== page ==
Alfredsson to test his shot skills against Chara
One day after choosing up sides in a player draft, the two All-Star game captains got to work Friday. The captains of Team Alfredsson and Team Chara, along with their respective alternate captains, Henrik Ludqvist and Joffrey Lupul, made their own roster assignments for the six events to be contested Saturday night.
Alfredsson and Chara both called their own numbers to take part in the hardest-shot competition.
Chara broke his own record last year in Raleigh, N.C., with a 105.9 mph slap shot to take his fourth straight title. He also tabbed Washington's Dennis Wideman, Toronto captain Dion Phaneuf and Luke Adam, Team Chara's rookie competitor in the category.
Nashville's Shea Weber, last year's runner-up with a 104.8 mph blast, will also compete for Team Alfredsson, along with Ottawa center Jason Spezza and rookie Justin Faulk of Carolina.
GIVING BACK: Hall of Fame center Pat LaFontaine, Ottawa Senators owner Eugene Melnyk, and NHL commissioner Gary Bettman were on hand for the dedication of a state-of-art playroom at Ottawa's Children's Hospital of Eastern Ontario on Friday.
The Lion's Den NHL All-Star Legacy Playroom is the result of a combined effort of LaFontaine's Companions in Courage charity, the NHL, NHLPA and the Senators.
LaFontaine, whose career was cut short by concussions, expressed his worries about Sidney Crosby's potential for making a full recovery from successive head injuries.
''I'm hopeful but I also know science,'' LaFontaine said. ''I also know what happens if you get multiple head injuries and when you're at this point, when it's taking you not much of a hit to put you that far out, it's very concerning - very concerning.''
NEW HELMET DESIGN: With concussions a big concern around the NHL, an equipment company is introducing what it claims to be a first-of-its kind helmet that is touted to protect against both direct and glancing blows that cause the brain to rotate.
Bauer Hockey Inc. unveiled its ''Re-Akt'' helmet at the NHL All-Star weekend festivities in Ottawa on Friday, saying its design features a free-floating stretchable liner that moves independently from the rest of the helmet. By doing so, the liner is capable of better protecting the brain from rotational forces that can also lead to concussions.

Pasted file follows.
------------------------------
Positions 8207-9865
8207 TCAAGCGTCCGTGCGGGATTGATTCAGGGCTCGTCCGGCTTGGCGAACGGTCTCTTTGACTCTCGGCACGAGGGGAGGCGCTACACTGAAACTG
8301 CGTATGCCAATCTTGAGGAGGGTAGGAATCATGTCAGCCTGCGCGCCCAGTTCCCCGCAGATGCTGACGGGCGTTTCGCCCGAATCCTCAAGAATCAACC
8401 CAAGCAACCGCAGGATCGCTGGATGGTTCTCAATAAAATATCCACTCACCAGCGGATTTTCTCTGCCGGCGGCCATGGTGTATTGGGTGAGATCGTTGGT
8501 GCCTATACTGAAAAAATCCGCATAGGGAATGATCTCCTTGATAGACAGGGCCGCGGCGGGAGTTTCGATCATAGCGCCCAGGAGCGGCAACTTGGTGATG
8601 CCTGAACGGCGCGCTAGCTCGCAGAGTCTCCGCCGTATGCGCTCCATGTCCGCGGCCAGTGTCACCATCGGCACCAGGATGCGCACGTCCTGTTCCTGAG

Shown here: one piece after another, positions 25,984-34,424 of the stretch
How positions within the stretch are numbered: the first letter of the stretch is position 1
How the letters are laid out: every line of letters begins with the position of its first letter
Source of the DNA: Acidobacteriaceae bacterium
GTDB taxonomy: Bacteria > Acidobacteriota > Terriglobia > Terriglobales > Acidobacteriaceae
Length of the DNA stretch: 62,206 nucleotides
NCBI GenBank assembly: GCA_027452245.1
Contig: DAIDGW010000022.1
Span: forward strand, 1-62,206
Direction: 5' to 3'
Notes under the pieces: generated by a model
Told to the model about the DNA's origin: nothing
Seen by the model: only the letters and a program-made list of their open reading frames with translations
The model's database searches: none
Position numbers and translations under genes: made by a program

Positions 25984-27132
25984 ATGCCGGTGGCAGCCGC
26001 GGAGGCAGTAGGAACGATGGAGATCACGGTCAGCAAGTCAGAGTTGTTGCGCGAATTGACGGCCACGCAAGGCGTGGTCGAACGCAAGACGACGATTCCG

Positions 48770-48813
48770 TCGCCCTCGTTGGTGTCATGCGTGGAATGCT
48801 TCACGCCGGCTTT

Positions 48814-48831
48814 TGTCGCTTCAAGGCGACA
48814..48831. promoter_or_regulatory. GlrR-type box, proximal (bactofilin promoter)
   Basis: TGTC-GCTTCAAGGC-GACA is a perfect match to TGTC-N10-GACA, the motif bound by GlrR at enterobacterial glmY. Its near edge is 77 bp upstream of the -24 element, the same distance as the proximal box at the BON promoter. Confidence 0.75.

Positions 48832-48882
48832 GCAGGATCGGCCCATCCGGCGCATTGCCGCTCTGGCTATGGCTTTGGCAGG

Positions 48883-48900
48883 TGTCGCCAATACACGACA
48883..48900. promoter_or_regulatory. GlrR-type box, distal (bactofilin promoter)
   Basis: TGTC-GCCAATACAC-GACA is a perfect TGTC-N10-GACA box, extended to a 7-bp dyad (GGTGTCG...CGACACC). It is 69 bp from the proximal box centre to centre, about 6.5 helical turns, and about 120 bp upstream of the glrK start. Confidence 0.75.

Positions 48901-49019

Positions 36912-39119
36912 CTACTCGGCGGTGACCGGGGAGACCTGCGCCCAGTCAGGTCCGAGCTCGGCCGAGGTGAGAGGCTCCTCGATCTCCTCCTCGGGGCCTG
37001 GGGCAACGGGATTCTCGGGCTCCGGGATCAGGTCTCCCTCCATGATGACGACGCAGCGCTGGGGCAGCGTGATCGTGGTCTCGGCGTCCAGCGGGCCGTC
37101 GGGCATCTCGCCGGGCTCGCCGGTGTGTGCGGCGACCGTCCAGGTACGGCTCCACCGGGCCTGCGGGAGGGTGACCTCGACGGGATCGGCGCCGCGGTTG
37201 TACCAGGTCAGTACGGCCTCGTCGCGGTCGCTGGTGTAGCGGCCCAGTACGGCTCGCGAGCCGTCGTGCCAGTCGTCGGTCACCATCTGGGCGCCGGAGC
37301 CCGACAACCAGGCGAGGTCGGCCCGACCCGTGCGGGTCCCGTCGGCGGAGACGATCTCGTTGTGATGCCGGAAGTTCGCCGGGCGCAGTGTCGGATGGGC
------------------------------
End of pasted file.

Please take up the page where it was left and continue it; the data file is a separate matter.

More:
Buffalo Sabres goalie Ryan Miller has said it was that type of glancing blow that led to him sustaining a concussion and whiplash, and forced him to miss nine games earlier this season after he was bowled over by Boston Bruins forward Milan Lucic.
Though warning no helmet is concussion proof, Bauer officials say they've had positive results after two-plus years of testing their product.
''I think it was alarming the last year and a half, the amount of concussions that were being diagnosed and the amount of time that guys are missing, obviously with Sid and his situation,'' Stamkos said of Crosby, who missed the last half of last season and limited to playing just eight games this season.
''I think that was kind of the thing that made it go over the top, seeing a player of his caliber and the amount of time that he's missed.''
The helmet, which also features a lock on the back that tightens the fit around a player's head, is scheduled to go on sale to the public in May, and initially retail for about $220.
CASUAL OBSERVER: New York Rangers coach John Tortorella is in Ottawa officially serving as the Team Alfredsson head coach. In actuality, he has no plans to do any work, saying he's leaving all the decisions - including line combinations and goalie rotation - up to Alfredsson.
''We're window dressing as far as I'm concerned,'' Tortorella said of the coaches' role this weekend. ''This needs to be about them. I'm going to watch and enjoy it. I'm going to be a fan.''